Back when we announced FDX Reader, I got a lot of emails asking, 'When are you going to make a screenwriting app?” Answer: Today. My hope is that we just made a thousand. Fountain turns every text editor into a screenwriting app.
This means flexibility. This means genuine collaboration - people in geographically different locations can edit the same Google Doc at the same time. This means I can write a screenplay on my phone.
This means I don't really have any excuse not to write any more.
One of the unfortunate effects of living in another country for almost five years is that you have to almost completely rebuild your knowledge of your home city. Specifically, I find that I need to find out where the best bars and restaurants are (because, honestly, there's only so much Crackbird a man can handle).
I guess it's just a fundamental problem with crowdsourcing. Rather than helping the cream rise to the top, the noise generated by these sites actively drowns out useful information, making them useless. Even large sites like Amazon suffer from the same problem. I recently tried to buy a wireless access point for work. I checked out a few tech blogs and read reviews of some products. I finally settled on a Cisco product and went to Amazon to order it. Despite the almost entirely favorable reviews I'd read, the access point had only two and a half stars on Amazon. Turns out this was based on two reviews, the first of which was a one-star review with the person saying he'd had a problem with the technical support for another Cisco product. The other review was from Cisco themselves, giving the product five stars. The text of their 'review' was "if you have an issue with a product, please email us at $blah". Both reviews were useless and, if I'd been basing my purchase on the overall score of the product, I would have walked away.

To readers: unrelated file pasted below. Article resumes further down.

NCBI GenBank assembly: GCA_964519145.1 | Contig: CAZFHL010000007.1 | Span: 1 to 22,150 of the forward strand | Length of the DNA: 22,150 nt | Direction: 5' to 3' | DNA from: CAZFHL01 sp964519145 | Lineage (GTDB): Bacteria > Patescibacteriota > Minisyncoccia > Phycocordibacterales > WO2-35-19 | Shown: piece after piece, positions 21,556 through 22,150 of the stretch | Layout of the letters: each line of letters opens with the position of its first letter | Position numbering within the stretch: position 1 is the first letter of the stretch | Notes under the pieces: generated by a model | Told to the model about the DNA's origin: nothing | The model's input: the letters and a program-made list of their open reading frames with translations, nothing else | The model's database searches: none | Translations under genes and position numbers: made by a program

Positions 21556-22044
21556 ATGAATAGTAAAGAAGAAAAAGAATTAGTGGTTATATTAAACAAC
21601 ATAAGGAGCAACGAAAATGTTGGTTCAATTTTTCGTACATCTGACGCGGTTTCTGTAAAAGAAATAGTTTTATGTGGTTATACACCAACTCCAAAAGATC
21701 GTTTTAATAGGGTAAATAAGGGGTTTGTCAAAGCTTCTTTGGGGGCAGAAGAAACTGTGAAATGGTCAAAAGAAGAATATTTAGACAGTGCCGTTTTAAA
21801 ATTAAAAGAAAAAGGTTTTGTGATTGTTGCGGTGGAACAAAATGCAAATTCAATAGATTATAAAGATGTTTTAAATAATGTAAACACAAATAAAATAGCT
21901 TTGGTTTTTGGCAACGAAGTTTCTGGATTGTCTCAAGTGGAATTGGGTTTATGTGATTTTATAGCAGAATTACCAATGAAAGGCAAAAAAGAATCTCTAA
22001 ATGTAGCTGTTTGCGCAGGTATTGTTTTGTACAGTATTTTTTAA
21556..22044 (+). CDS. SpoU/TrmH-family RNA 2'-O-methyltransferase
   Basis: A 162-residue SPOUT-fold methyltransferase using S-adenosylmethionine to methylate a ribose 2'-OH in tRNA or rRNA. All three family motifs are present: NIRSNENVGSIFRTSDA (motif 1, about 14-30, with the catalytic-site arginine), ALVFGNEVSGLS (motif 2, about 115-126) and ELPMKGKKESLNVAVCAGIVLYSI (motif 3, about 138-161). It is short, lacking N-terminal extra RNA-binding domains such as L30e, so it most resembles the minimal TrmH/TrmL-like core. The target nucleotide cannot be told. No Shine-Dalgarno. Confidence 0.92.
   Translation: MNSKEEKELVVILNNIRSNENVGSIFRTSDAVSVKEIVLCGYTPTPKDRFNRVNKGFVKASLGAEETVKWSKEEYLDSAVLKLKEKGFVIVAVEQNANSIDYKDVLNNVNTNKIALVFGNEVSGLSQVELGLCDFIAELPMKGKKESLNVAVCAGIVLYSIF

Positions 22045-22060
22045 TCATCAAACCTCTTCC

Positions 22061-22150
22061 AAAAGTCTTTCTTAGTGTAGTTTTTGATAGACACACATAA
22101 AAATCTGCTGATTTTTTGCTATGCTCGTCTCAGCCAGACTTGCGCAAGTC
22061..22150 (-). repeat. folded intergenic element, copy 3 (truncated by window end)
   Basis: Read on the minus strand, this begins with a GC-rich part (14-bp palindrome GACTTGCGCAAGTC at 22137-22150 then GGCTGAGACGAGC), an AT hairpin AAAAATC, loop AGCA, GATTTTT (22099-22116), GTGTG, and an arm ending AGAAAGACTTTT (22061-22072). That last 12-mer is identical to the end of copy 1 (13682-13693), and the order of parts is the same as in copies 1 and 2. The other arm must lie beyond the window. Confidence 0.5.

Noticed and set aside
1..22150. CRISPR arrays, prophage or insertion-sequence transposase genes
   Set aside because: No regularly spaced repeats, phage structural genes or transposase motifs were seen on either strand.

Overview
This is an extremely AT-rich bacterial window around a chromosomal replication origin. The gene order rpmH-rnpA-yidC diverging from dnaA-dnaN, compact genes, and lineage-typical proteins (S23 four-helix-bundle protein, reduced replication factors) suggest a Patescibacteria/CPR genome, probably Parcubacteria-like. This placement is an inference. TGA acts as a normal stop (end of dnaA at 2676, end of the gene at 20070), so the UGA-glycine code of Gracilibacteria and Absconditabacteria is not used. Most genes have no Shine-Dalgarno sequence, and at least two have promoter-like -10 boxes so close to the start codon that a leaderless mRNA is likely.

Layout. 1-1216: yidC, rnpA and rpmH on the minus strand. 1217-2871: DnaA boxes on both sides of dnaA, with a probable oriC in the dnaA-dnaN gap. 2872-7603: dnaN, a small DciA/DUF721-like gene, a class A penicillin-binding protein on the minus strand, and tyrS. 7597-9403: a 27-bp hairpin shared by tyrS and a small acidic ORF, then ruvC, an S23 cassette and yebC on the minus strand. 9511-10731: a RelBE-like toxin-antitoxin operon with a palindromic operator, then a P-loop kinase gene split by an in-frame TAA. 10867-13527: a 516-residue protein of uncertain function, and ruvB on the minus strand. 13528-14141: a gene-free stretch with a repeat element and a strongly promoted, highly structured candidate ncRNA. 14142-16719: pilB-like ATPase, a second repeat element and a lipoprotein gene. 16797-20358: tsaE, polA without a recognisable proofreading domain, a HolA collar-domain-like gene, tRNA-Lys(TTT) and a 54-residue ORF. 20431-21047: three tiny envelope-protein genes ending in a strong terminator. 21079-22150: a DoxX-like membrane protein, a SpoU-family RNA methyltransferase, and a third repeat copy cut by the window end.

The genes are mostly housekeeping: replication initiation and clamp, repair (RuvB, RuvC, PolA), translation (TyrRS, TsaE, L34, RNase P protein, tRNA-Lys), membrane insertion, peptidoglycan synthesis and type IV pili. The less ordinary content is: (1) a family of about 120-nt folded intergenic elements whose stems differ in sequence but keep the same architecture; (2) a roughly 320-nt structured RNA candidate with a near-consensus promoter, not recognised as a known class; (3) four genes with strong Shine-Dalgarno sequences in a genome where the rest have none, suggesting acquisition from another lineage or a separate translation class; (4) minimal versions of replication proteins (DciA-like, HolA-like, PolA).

More useful than the hours I've spent trawling Yelp and Menupages has been the one post I put up on Facebook, asking my friends where they'd recommend for places to eat. This way, I've immediately got context for each one of the places that have been recommended - this friend has impeccable taste, so I'll try their recommendation first etc. It's a similar reason why I trust Brian Lam's The Wire Cutter over the countless aggregation sites, or anything that relies on the average score of a large group of people to recommend technology. A sufficiently well-curated site run by a single person can still trump the wider internet.
I use nvAlt (synced with SimpleNote) all over the place, from storing little code snippets to keeping track of ideas and lists over time. Brett Terpstra has come up with a great idea for linking notes with individual people in your address book. Love this.
I was saying to my missus on Saturday about how I was really sad that I was living away from Ireland for the entirely lifespan of the Lighthouse Cinema in Smithfield. Now it's Monday and they're announcing that it's being re-opened!
So let's see if I can use my new power for good: I am also really sad that Rubicon and Terriers were cancelled.